There are so many ‘endless’ games constantly being released that it really takes a lot simply to get noticed in the crowded genre.
As we mentioned in our preview, Space Chicks is an endless platformer starring a space-age ladies man that traverses across planetoids in search of damsels to rescue. Once a ‘space chick’ is located, you must guide her back to her space ship, where she takes off to safety. Of course, it’s never that simple as a variety of enemies look to end your rescuing ways. Get hit and your rescue gets thrown back onto a planet, typically forcing you to backtrack to save her again. Rescue all the chicks and you move on to the next level (each of which gets progressively harder). Get hit enough times and the game is over and the run ends. Overall, it’s a solid gameplay foundation that doesn’t offer any radical changes.
Where Space Chicks does differentiate itself is in its implementation of gameplay elements on top of that foundation. The planetoids are a great alternative to simply running in a straight line which provides added depth in terms of timing and strategy. A gravity system reminiscent of Angry Birds Space ensures that jumping from rock to rock isn’t quite as simple as you’d expect. It also makes for some interesting ways to take out enemies, as you can land on rocks that are easily moved when you jump off them, effectively making them projectiles. I’m also a fan of the game’s later enemies, which include weapon-wielding baddies that are actively aiming for you which add some intense pressure while you’re simultaneously trying to wade through the static obstacles.
Space Chicks is one of those rare examples where every small component of the game comes together to make an experience greater than its parts. Runs have that perfect difficulty progression and offer ample opportunity to collect coins. The in-game store features a combination of skins along with abilities and power-ups that offer different ways to play without being game breaking (there’s also only one currency, meaning everything is accessible with enough playtime). Meanwhile, the overall speed of the game is spot on, offering a fast-paced experience that requires reflexes while not feeling like advancement is based on sheer chance. I’d also be remiss if I didn’t mention the beautiful visuals and infectious music which add a lot to the overall presentation.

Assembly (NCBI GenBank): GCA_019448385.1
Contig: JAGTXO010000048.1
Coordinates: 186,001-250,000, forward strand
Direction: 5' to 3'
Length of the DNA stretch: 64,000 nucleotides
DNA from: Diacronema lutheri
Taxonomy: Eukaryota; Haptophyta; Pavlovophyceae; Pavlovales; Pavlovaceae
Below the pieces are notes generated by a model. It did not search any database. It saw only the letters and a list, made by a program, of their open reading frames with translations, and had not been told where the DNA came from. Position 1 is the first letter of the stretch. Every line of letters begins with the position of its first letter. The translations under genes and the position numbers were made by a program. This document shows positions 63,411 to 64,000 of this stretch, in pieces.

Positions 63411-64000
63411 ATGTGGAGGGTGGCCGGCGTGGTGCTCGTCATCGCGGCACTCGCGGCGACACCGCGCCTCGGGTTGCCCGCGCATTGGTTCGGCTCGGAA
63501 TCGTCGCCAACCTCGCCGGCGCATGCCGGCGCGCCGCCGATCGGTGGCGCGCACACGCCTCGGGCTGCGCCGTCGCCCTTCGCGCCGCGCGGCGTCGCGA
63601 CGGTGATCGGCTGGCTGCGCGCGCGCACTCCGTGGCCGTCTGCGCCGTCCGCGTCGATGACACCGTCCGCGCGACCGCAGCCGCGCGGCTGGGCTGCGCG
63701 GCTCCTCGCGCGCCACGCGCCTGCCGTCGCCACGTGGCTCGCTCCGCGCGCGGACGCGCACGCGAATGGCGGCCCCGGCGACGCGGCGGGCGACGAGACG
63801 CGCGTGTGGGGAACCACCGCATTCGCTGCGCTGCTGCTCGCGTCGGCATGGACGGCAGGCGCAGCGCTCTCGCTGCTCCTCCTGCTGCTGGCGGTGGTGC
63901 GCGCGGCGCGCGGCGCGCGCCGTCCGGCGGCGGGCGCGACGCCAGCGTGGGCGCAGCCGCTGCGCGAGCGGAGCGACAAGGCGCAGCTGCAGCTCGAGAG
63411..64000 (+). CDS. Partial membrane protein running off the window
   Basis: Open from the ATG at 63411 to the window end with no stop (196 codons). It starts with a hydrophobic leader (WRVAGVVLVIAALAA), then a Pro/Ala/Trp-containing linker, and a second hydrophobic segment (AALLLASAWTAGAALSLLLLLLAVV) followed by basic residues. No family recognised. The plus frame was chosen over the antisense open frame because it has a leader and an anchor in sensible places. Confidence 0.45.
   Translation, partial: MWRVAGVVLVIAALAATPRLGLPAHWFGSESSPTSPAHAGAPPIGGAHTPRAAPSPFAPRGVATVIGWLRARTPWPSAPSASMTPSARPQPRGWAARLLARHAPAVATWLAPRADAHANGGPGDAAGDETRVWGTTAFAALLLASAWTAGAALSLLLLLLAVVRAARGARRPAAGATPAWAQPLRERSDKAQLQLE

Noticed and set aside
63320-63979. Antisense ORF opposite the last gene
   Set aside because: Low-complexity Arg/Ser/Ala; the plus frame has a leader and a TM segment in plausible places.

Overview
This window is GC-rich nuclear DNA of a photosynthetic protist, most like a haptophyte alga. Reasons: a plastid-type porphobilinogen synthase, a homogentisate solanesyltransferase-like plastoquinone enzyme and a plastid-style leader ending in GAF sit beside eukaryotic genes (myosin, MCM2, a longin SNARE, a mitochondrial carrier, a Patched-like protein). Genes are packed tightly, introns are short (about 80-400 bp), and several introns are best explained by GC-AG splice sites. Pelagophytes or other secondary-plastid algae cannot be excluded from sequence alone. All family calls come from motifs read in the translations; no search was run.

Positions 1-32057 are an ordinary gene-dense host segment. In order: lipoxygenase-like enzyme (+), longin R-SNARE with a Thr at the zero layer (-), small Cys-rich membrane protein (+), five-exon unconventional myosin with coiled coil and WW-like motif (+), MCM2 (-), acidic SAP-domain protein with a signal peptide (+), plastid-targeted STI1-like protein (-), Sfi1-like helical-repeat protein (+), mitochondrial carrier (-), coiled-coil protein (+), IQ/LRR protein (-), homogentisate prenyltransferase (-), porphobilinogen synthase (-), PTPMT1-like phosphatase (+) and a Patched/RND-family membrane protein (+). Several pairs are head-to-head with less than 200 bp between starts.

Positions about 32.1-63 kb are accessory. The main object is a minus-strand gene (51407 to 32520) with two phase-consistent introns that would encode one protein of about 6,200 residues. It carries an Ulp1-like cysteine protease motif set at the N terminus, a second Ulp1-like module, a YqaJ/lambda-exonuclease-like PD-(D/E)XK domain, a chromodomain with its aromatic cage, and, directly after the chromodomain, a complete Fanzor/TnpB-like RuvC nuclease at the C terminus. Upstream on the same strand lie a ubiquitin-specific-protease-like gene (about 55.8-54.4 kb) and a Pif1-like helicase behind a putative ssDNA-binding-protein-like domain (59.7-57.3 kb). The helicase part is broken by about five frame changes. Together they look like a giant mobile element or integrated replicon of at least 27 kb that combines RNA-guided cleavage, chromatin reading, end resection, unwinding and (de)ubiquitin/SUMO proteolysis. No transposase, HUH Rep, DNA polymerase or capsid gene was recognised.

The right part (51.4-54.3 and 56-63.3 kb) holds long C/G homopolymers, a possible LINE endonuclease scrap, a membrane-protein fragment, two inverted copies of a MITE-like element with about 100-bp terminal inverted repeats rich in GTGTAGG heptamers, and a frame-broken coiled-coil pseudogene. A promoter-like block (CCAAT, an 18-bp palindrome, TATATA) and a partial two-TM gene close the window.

However, the multiplayer is what really sets Space Chicks apart from the rest of the pack. Two heroes tackle each level in co-op fashion, collecting coins and saving chicks. While there is inevitably some competition regarding who can collect the most coins and save the most folks, the game ends when one player runs out of lives, making the whole affair co-op in nature. Since the game’s controls exclusively center around one-tap jumping, the game divides the screen into half with each player using their respective side to tap and jump.
Playing on the same device combined with highly accessible controls and fast paced action really leads to a highly entertaining multiplayer experience in Space Chicks. There aren’t a lot of games that can really nail same-screen multiplayer, but I’m pretty impressed with what Space Chicks does. It’s certainly unique, which would make it worth checking out on its own, but it doesn’t hurt that it actually works incredibly well and is a joy to play.
There really isn’t a lot to complain about with Space Chicks. Sure, it would have been nice to have more unlockables, and some added variety in terms of environments and enemies would have been nice, but those are superficial complaints that can be made about most games. The simple fact is Space Chicks is an awesome endless runner with great presentation, highly approachable controls and just enough platforming elements and difficulty to keep players coming back for more. I highly recommend you give it a try.
This week’s episode we actually recorded a day early, so all the amazing things which happened (or didn’t happen!) today will be discussed next week. Anyway, we spend a lot of time chatting about the recent war of virtual pet releases, other cool games of the week, relevant news, and then a big long discussion on the iOS 7 game controllers we played with.
Don’t forget to shoot us emails with any questions, feedback, or anything else relevant or irrelevant to firstname.lastname@example.org. We read ‘em all, even if they don’t make it into the podcast.